Here is the second article in our series on ring maintenance. In this piece, we will cover ring re-sizing.
First things first though -- and the first thing you want to do is build a relationship with a jeweler that you trust and respect -- and that also offers extensive repair and restoration services.
To toot our own horn, we've been in business for 30 years and our shop manager (in charge of repairs and restoration) has been with us for over 20! We are also members of organizations like Jewelers of America and the Jewelers Board of Trade. We say this not so much to brag, but to illustrate some of the qualities you should look for in a jeweler to handle your ring repairs!
The most common ring repair is re-sizing. It's just a fact of life that we loose weight, gain it, or develop swollen knuckles as we age. So don't be too surprised if you find that at some point in the life of your cherished ring, you have to take it to a jeweler for re-sizing.
Let's cover sizing down first. Sizing down a ring is usually less expensive than sizing up. The reason being that the goldsmith is subtracting precious metal from the ring rather than adding to it.
When we size down a ring, we cut out a small portion of the bottom of the shank and solder the remaining sides back together. Then, if the ring has stones, they will need to be re-tightened since they often shift during the re-sizing process. Finally the seam as well as the rest of the ring is polished and refinished to make it smooth and pretty again.
Sizing up is a little more complicated and various qualities of the ring come into play and affect pricing. Some of the initial things your jeweler will take into consideration when evaluating your ring for sizing up are:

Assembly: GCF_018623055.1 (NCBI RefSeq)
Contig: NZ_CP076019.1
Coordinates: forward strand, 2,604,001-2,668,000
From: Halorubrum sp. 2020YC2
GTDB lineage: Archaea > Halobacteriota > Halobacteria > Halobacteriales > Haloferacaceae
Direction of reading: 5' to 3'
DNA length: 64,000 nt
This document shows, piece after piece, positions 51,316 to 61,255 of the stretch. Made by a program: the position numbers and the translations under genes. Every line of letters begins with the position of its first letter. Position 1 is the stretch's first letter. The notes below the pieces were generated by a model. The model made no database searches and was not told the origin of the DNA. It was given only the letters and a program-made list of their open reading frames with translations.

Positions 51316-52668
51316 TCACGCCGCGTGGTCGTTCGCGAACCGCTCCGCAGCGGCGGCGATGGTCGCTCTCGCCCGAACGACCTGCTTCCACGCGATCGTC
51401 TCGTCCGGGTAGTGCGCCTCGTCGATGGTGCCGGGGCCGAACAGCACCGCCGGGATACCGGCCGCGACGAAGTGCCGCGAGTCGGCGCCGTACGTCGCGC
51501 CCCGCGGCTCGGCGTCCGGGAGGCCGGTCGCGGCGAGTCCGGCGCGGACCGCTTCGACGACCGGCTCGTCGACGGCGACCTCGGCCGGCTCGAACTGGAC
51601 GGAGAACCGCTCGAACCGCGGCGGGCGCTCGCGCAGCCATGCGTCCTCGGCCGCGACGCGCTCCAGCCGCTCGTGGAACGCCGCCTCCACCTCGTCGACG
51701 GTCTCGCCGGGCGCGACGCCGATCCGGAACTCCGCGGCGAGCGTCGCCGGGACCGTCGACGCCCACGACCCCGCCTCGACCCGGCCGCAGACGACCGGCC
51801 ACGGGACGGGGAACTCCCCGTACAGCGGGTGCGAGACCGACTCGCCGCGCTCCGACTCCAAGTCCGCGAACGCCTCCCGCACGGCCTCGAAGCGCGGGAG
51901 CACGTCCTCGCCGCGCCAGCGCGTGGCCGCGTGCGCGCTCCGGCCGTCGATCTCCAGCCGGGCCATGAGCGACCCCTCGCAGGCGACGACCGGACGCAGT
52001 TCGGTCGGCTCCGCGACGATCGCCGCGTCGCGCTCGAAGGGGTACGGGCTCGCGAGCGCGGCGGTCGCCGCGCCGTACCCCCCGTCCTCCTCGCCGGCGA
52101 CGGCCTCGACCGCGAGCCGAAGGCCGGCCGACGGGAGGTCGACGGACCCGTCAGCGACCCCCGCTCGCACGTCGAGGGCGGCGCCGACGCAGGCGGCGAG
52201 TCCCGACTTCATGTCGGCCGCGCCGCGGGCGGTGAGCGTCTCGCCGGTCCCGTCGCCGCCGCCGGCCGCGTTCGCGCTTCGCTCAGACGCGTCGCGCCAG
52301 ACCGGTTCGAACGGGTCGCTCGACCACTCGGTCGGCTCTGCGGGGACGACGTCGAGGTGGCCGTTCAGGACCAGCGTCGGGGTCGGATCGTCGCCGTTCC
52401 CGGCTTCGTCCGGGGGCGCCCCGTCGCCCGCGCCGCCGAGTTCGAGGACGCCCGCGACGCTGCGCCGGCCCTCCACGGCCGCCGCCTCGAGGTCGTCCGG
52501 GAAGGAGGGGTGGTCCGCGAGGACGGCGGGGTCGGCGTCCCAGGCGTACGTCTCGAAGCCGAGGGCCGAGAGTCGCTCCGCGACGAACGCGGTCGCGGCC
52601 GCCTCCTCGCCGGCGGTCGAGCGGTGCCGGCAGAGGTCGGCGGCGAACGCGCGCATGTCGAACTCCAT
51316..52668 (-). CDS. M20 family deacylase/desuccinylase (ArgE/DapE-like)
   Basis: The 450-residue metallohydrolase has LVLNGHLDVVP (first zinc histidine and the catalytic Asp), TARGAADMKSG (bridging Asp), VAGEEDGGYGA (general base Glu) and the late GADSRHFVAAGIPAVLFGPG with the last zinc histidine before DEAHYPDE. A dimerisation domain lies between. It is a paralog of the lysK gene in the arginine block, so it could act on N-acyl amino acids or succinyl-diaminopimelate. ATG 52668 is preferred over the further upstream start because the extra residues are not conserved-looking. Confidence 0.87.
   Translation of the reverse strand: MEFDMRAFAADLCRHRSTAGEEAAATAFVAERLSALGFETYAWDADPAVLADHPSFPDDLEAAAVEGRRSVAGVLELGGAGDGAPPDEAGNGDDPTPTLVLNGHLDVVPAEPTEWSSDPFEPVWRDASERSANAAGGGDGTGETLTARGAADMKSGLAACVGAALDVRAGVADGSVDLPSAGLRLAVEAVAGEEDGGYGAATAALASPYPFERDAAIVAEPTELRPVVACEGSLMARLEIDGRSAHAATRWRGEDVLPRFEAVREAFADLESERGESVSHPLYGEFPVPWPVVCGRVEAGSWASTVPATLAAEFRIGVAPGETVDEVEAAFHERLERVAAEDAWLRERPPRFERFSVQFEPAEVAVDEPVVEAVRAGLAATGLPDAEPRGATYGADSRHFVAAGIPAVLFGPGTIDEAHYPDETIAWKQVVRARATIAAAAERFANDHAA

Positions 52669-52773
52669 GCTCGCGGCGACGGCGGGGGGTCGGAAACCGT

- How many sizes up does the ring need to go for a good fit?
- How wide is the ring?
- What metal is the ring?
- How many stones does the ring have?
All of these factors affect the cost of the sizing. But there are several other characteristics that can come into play and can affect the cost. Keep in mind that the following concerns also apply when sizing a ring down.
- Gems. Some rings have gems that are delicate or heat-sensitive and have to be removed before re-sizing such as pearls, opals, and emeralds. Additionally, inlaid stones can be challenging because they can come loose during the re-sizing process. And channel-set gems can become unaligned. Most of the time, these obstacles can be overcome but they take more time and expertise on the part of the goldsmith.
- Prongs. The more a ring has be made smaller or larger, the more likely it becomes that the prongs may get compressed or too spread out during re-sizing. Rings with shared prongs can be difficult.
- Inscriptions. Depending on the placement of those special words, the goldsmith may be able to avoid them when re-sizing but frequently the inscription has to be redone. And sometimes, the shop doesn't have the appropriate equipment to duplicate the script exactly.
- Patterns and engraving. Ornate rings with intricate patterns, filigree, and other methods of detailing can be difficult to work with because when sizing up the design might have to be replicated in the portion being added to the ring. Sometimes the jeweler will quote an alternative price for simply adding the metal to the shank and finishing it appropriately but smooth. This means that the back of the ring, the part you don't usually see, would not have the pattern that the rest of the ring does. You will also notice that some rings are designed this way, the shank is smooth and the pattern does not continue around the entire circumference of the ring. The designer does this on purpose so the ring can be re-sized easily.